There’s more than one penalty for intent to distribute, which is a felony in Louisiana. It depends on the type and quantity of the drug in your possession. However, more disturbing than some of these penalties is the fact that many people are wrongfully charged with the crime.
One of the most damaging mistakes is police officer error. Officers are human; sometimes, they conduct illegal searches and seizures that result in unlawful convictions. Perhaps the evidence against you has been tampered with or gone missing. In those cases, your case should be dismissed.
Keep reading to discover the penalties for possession with intent to distribute Schedule I, II, and III narcotics. Then, contact The Johnson Firm to get started on a powerful defense strategy. Call (337) 427-8961 today for a consultation.
The Drug Enforcement Administration (DEA) defines Schedule I narcotics as substances without a current, medically-accepted use and a high risk of abuse. Schedule I narcotics include:
Penalties for intent to distribute depend upon the amount that the accused had in their possession. Of course, because one pound of heroin is not the same as one pound of marijuana, penalties also depend upon the specific drug.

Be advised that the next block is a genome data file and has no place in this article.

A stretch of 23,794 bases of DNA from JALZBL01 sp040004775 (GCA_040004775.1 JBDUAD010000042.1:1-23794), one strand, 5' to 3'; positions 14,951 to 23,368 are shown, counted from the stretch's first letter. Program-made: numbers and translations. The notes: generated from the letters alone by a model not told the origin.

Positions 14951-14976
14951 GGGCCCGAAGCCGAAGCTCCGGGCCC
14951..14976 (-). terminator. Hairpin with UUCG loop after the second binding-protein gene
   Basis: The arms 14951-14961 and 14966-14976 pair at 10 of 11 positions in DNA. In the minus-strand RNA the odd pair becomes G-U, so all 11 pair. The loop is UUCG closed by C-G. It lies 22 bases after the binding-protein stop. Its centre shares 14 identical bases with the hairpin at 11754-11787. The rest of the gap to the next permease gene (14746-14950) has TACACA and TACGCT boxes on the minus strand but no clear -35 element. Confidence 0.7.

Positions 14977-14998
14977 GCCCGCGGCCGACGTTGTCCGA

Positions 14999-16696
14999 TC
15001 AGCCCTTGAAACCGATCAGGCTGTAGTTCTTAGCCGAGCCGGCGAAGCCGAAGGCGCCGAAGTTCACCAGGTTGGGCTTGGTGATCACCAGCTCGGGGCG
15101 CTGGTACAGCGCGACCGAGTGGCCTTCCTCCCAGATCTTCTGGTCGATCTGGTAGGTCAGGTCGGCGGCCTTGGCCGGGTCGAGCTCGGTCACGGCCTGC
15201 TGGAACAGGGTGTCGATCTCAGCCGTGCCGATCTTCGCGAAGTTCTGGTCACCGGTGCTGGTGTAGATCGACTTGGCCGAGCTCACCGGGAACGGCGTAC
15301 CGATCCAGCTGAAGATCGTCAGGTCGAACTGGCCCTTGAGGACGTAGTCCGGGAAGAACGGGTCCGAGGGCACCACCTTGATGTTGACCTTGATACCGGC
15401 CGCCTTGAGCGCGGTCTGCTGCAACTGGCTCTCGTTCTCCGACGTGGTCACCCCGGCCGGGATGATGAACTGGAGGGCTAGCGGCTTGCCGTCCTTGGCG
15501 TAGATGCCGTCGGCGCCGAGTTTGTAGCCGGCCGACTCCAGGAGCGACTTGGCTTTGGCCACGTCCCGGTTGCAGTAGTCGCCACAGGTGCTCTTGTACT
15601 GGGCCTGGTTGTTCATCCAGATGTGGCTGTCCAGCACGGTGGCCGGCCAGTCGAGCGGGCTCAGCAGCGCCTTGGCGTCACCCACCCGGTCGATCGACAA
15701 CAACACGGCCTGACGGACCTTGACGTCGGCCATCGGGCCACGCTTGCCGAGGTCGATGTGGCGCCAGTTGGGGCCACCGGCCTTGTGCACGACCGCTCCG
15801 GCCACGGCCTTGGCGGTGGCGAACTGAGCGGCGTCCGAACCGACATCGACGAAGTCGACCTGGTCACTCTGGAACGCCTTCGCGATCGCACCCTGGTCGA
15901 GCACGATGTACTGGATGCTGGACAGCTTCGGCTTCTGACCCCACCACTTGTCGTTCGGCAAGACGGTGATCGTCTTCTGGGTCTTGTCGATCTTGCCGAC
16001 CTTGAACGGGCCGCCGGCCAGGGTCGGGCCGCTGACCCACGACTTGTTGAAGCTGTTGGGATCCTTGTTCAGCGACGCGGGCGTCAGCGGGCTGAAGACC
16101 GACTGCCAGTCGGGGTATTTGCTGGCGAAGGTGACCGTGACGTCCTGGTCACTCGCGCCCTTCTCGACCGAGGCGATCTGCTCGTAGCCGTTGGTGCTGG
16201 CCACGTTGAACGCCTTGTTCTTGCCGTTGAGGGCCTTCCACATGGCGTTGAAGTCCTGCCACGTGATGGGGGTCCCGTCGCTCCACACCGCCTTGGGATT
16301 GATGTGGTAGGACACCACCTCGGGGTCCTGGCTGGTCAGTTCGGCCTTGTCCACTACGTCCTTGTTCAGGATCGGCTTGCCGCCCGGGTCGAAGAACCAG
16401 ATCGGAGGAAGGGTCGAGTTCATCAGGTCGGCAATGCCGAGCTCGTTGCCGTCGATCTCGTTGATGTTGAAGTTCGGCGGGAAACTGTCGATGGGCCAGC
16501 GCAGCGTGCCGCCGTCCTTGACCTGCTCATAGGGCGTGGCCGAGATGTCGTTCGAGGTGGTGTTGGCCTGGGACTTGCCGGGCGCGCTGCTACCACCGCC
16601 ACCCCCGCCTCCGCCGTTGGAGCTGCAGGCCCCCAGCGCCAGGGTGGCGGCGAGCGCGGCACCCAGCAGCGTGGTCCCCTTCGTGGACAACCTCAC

No matter which Schedule I narcotic you were accused of possessing and intending to distribute, the right legal counsel can help you build a formidable defense and work toward reducing or dismissing your charges.
Lake Charles criminal defense lawyers at The Johnson Firm do this with a range of defense strategies, including unlawful search and seizure, mistaken identity, and mistaken ownership. To schedule a consultation, call (337) 427-8961 today.
The DEA defines Schedule II narcotics as substances with a high potential for abuse and risk of psychological or physical dependence. Schedule II narcotics include:
Stricter penalties apply to individuals who manufactured methamphetamine, particularly if a minor was present.
The DEA defines Schedule III narcotics as substances with a moderate to low potential for psychological and physical dependence. Schedule III narcotics include:
Penalties for manufacturing and distributing Schedule III drugs are the same: the convicted will have to pay a $15,000 fine and go to prison for not less than one nor more than 10 years with or without hard labor.
Don’t assume you’re out of options if you were charged with possession with intent to distribute. The Johnson Firm’s expert lawyers have had hundreds of clients’ charges reduced or dismissed, and they will defend you relentlessly for the best outcome in your case.
No matter the type or amount of drug you were accused of possessing and intending to distribute, you have the legal right to representation. Let The Johnson Firm’s knowledgeable drug offense attorneys in Lake Charles work on reducing or dismissing the charges against you. Call (337) 427-8961 today.